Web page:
Crafty Business / Handmade Jewelry / Tutorials

Craft Business: Jewelry Photography Before and After

One of the things I’m working on this year, as part of my effort to revamp and revitalize my craft business, is new photographs. For one, I have a lot of un-photographed inventory right now. For another, my photography has gotten better. And when selling things online or applying to juried shows, photography is the only way you really have to present your work.

Jewelry is notoriously finicky to photograph. Metal and crystal colors seem to fight every step of the way to not be true to life. You need to get close, sharp, photos to really get the small details in jewelry. But after several iterations of my photographs, I’m actually really happy with how they’re turning out.

Want to see how far I’ve come?

firstdicephoto

This is the first pair of dice earrings I sold on Etsy. Not a terrible photograph,  but not good product photography. Fortunately, I figured that out fast.

031

One of the photographs I took this morning. Much better, right?

So, how did I get from the first picture to the one from today? There were lots of steps in the middle, but the core of how I’m taking and posting nice photos now is actually really simple.

  • Got rid of the busy hanging prop. I do still take photos both of my earrings hanging and laying down, but for the hanging photos I use a small solid colored bucket (that matches the feel of my shop) and a white earring display fake ear bust. What prop of set up works best for you will depend on your jewelry, but it should never distract from the jewelry.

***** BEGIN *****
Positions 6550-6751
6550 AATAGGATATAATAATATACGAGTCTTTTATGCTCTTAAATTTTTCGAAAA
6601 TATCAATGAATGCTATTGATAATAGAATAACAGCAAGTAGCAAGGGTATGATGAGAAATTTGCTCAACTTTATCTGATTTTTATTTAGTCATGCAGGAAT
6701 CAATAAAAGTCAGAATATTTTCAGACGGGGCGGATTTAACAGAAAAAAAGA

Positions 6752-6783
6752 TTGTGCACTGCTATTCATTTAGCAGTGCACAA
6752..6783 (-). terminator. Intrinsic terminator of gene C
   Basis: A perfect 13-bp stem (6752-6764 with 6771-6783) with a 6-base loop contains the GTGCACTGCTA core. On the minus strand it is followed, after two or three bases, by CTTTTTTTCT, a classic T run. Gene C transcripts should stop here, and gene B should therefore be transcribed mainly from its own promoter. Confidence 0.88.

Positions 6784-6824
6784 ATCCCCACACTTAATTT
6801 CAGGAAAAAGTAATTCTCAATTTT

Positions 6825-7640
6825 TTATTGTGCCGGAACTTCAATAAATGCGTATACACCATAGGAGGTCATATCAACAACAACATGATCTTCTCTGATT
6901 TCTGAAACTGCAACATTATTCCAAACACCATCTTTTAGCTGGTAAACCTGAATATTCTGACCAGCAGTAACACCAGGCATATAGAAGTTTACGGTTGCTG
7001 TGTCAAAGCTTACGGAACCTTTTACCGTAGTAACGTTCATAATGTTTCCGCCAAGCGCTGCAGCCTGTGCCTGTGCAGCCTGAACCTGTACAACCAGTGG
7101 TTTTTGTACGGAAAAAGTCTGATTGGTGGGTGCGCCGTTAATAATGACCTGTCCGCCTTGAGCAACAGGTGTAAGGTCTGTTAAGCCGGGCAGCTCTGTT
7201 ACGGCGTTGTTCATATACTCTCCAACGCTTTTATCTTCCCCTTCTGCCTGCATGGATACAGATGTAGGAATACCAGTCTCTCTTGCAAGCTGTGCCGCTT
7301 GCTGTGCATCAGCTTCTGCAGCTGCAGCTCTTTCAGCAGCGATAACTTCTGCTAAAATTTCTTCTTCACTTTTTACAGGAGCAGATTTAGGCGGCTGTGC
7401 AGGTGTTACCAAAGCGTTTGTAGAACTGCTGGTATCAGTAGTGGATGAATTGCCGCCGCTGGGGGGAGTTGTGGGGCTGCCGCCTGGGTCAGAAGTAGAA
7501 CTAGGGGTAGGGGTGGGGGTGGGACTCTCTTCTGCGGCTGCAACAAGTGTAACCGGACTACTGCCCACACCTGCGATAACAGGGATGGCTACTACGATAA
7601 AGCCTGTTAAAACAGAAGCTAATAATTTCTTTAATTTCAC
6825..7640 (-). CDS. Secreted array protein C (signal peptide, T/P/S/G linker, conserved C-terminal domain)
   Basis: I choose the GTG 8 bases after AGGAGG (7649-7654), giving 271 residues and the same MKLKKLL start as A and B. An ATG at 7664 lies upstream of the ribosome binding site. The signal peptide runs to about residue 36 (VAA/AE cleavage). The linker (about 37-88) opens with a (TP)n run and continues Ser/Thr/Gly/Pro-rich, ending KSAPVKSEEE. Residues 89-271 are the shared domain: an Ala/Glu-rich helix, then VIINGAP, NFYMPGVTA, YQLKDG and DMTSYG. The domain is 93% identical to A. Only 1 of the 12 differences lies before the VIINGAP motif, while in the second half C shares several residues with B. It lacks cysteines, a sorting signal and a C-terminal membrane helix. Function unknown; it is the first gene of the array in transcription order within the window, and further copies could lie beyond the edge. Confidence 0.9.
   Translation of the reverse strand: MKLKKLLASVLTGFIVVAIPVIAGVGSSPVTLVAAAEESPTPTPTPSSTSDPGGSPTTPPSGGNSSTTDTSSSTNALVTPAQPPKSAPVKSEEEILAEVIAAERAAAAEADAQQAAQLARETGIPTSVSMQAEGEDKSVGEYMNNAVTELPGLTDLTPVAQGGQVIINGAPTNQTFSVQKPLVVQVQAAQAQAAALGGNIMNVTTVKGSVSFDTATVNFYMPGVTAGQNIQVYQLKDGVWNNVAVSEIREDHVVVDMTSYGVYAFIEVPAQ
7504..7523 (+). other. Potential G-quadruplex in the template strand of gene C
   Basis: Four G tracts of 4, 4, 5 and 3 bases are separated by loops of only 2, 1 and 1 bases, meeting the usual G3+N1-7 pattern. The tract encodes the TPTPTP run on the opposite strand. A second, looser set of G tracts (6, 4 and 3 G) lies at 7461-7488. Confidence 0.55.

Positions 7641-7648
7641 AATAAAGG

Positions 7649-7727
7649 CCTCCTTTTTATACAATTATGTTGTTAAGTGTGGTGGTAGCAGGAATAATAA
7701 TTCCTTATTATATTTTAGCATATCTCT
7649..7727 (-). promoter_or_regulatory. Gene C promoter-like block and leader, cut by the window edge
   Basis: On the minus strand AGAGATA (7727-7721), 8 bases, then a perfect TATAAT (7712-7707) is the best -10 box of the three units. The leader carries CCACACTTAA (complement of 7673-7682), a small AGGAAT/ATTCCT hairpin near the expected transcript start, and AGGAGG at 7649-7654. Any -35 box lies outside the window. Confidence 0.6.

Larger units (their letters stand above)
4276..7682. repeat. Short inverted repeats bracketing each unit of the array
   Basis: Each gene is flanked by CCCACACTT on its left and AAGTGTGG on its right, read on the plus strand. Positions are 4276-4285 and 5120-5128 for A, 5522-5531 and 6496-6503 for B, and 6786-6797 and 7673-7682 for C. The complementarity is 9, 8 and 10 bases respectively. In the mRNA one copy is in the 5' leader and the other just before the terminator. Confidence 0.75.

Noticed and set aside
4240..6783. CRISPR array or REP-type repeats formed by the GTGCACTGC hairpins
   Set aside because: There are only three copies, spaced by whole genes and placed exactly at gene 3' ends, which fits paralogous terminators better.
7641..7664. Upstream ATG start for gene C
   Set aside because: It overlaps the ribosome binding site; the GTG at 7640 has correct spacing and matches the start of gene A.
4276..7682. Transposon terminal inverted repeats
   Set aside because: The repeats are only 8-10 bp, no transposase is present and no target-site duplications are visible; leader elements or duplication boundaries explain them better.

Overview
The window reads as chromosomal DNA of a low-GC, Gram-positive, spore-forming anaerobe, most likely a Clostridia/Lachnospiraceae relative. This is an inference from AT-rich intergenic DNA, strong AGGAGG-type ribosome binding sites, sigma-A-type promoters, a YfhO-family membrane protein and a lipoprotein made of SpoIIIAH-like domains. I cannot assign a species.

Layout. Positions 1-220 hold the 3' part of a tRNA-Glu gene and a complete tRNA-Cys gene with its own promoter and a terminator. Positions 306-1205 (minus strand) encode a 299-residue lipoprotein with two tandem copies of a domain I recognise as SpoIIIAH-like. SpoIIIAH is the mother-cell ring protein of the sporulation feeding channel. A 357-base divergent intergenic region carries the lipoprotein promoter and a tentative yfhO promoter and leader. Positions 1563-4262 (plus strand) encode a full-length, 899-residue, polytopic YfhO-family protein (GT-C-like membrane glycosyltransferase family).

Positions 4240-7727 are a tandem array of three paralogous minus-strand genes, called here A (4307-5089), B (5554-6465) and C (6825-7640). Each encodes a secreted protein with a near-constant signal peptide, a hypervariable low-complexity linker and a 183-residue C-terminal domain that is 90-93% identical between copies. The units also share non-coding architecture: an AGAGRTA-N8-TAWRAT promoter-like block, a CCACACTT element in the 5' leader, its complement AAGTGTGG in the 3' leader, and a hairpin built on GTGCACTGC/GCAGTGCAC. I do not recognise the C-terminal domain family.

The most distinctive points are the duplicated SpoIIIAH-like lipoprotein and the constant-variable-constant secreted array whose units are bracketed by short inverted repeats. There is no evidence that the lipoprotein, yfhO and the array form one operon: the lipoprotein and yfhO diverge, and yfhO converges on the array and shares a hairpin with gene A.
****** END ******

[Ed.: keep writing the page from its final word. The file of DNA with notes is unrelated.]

• Yes, I admit I bought a nice camera. But you don’t have to. As long as you have a macro setting on your camera (looks like a little flower) you can take decent up close pictures. I upgraded to a Nikon SLR because my previous camera’s automatic white balance sucked. But I use very little of the advanced features of my camera when taking jewelry photos. I don’t have the time with the number of pieces I need to photograph.
  • I do have a light box. It was actually used in the first picture. It was not used in the second. Here’s what my photography setup was today:

001

That, folks, is a folded box and some white poster board leaning on a large vase on my kitchen table. The ambient light from a cloudy day outside is perfect. Yes, it does mean I need daylight to take my best photos. So Saturday mornings have become photography days.

The next thing to know is that photos do not come out of my camera ready to post online. Here’s what they look like when I upload them to my computer:

029

I use Gimp, a free photo editing software, for quick and easy touch ups.

First, the photo needs to be cropped. It should be taken down to as close to the items as possible, while still making sense. In this case, I chose to keep the complete earring card in the photo.

029b

Not bad, but dark. Next, I open up the Levels tool. I slide the right side all the way to where the chart starts, to brighten the grey up to white. On the left side I slide it in just a little bit, to keep the darker tones and a good contrast.

029c-levels

And that’s it! Saved, this photo is ready to go on my website.

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